I can honestly say that I capitalized on a once in a lifetime opportunity. For what ever reason Dev day was small this year. There where only around 300 of us on the Developer track, and while the superstars of Virtualization were all looping through PTAP sessions I was attending small 15 to 1 labs with the likes of Steve Jin, Scott Herold, Carter Shanklin, LucD, and Cody Bunch… You could say I learned a thing or two!
I started Monday with DS-13 it was suppose to be an Introduction to the vSphere Webservices SDK . Unfortunately system errors prevented Steve from giving his full presentation! My first lab I spent 45m trying to log into my virtual desktop. It wasn’t a total lost though as I had Access to one of the authoritative sources on the VI API! Shortly after Steve’s session I got a little side tracked, and picked my schedule back up with DS-16.
DS-16 Extending PowerCLI to Enterprise Applications with Virtualization EcoShell (VESI) presented by Scott Herold. This session proved to be my favorite from Monday, and ran an hour long (in a good way)! Good news, Scott and his team have done some fantastic work. He is attempting to develop on demand. Meaning as a demand for a feature/need starts to bubble up from the community either from the VESI forums or the usual places. Scott fills that gap with a custom script extending the PowerCLI, or by modifying the user interface itself, extending VESI to better match the needs of the virtual administrator. An example of the latter was on display where the VESI team has added the ability to transform any data set into rich charts. An important distinction with VESI is it is meant to enable the Virtualization Administrator NOT the VI Admin! VESI will have full support for any Hypervisor/mgmt framework that the community has demand for. It will also encompass any peripheral components of the virtual world. Providing easy to use and context relevant access to any pain point whether it be storage, Network, AD… What ever the community needs!
The cynic out there will ask okay what does Vizioncore get out of this? the answer, A single pane of glass that encompasses the entire virtualization ecosystem. Oh yeah, and that pane of glass, it will one day serve as the front end for all of Vizioncores products! The question was asked about pricing, and Scott insists that “VESI is and always will remain free”. They need this framework for there own internal roadmap. It’s extension to the community as a whole in my opinion will garnish them nothing but good will, and a built in user base. Your probably asking yourself where’s the bad?
Politics… anyone from the PowerShell community will immediately recognize the VESI interface. It’s our old friend PowerGUI, I asked Scott why something new, why not just build on top of PowerGUI. His answer was speed, the PowerGUI team has a product roadmap, and there users need different things then Scotts. He used the upcoming charts feature as an example. It could take PowerGUI 18 months to get charts on there roadmap. PowerGUI is already hard at work putting out other fires. By Scott forking PowerGUI he created a divisions but that division purchased an independent product roadmap. It’s this roadmap that is enabling him to move with the Virtualization Community. The sad part to me I don’t believe the division was truly necessary. Why Scotts team couldn’t just develop those same features, injecting them into PowerGUI as needed, and thereby enhancing both products at once… that can only be political. We all know how software works. There is no technical reason preventing this. Alas while I think a best of both worlds super PowerGUI would have been better for everyone. I for one am glad to have VESI in our tool belt. If your new to PowerShell or the PowerCLI check it out as Carter put it “VESI is the onramp to PowerCLI and PowerShell Scripting”… Couldn’t agree more!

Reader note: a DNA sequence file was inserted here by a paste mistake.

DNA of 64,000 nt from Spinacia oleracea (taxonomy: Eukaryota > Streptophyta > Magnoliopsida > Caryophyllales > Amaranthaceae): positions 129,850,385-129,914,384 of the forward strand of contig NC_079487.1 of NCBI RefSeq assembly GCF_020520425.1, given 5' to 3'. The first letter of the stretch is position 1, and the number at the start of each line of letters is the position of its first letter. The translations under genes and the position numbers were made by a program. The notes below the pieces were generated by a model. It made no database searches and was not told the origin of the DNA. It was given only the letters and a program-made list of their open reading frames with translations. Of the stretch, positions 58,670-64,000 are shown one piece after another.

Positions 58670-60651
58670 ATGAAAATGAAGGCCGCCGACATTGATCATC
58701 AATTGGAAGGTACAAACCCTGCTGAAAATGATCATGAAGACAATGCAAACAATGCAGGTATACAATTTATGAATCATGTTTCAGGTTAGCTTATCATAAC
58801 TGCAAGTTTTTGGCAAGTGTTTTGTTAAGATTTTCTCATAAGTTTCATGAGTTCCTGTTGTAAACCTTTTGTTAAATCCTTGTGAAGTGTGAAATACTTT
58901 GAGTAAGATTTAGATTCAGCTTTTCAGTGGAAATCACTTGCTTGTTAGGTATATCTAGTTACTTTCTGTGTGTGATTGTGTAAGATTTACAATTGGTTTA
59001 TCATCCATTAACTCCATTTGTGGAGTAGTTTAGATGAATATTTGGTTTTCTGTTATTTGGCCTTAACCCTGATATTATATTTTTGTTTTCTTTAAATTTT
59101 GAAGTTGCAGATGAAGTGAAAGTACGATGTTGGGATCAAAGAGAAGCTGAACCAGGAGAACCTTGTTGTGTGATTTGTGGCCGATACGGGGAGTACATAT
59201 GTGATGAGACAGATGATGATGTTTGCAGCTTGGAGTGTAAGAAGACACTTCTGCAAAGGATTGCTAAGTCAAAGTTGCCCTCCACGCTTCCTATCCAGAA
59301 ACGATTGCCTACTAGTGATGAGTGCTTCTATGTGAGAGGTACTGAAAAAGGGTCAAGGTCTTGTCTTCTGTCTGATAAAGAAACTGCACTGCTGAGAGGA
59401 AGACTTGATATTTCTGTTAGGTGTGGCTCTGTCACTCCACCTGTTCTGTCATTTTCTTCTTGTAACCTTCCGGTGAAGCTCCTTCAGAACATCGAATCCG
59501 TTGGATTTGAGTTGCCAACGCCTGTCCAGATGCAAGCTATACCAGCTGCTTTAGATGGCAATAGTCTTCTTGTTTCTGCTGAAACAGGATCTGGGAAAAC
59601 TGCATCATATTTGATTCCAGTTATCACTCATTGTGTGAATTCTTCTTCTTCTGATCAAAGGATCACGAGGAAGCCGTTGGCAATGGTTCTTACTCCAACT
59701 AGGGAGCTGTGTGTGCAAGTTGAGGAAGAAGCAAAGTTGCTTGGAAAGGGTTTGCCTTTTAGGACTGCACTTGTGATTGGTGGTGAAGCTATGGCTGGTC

Finally I ended Monday with a session on VIX. while there is some really cool stuff coming in VIX there has been no change for the PowerShell community. The latest version of VIX shipped just last week, and sadly 1.7 still offers no .Net/vi sdk interfaces. The .COM interface is critically crippled if you want to use it with vSphere, and overall your still forced to provide a username/Password to the guest OS. Alas it’s not nearly as bad as I made it out to be! 😉
The 1.7 release added full support for vSphere 4.0, and the VIX team is currently evaluating SSIP/Certification based authentication for the guest. As for how it will ultimately be extended into powershell it looks like either a .net class, or by extending the vi api. Either way will be a win for powershell as we can easily extend either into first-class cmdlets! The use case for VIX is a bit nitch, but when you need it nothing else will do!
An interesting tidbit if you’re super security cautious you can disable VIX by adding
to either the VM or the host. Be aware that this WILL break upgrading of VMware tools, and Guest customization as they both use vix as the underlying technology!
So that’s Developer day at VMworld all in all I had a blast, and met the superstars of the VI API/vSphere automation community. The Food was 10x better then what they’re serving here at VMworld, and I get a free license of vSphere! All for $249 USD, if you’re interested in more advanced automation at the vi api level I highly recommend developer day.
VMware this was a win, win… let’s try and keep it for the future.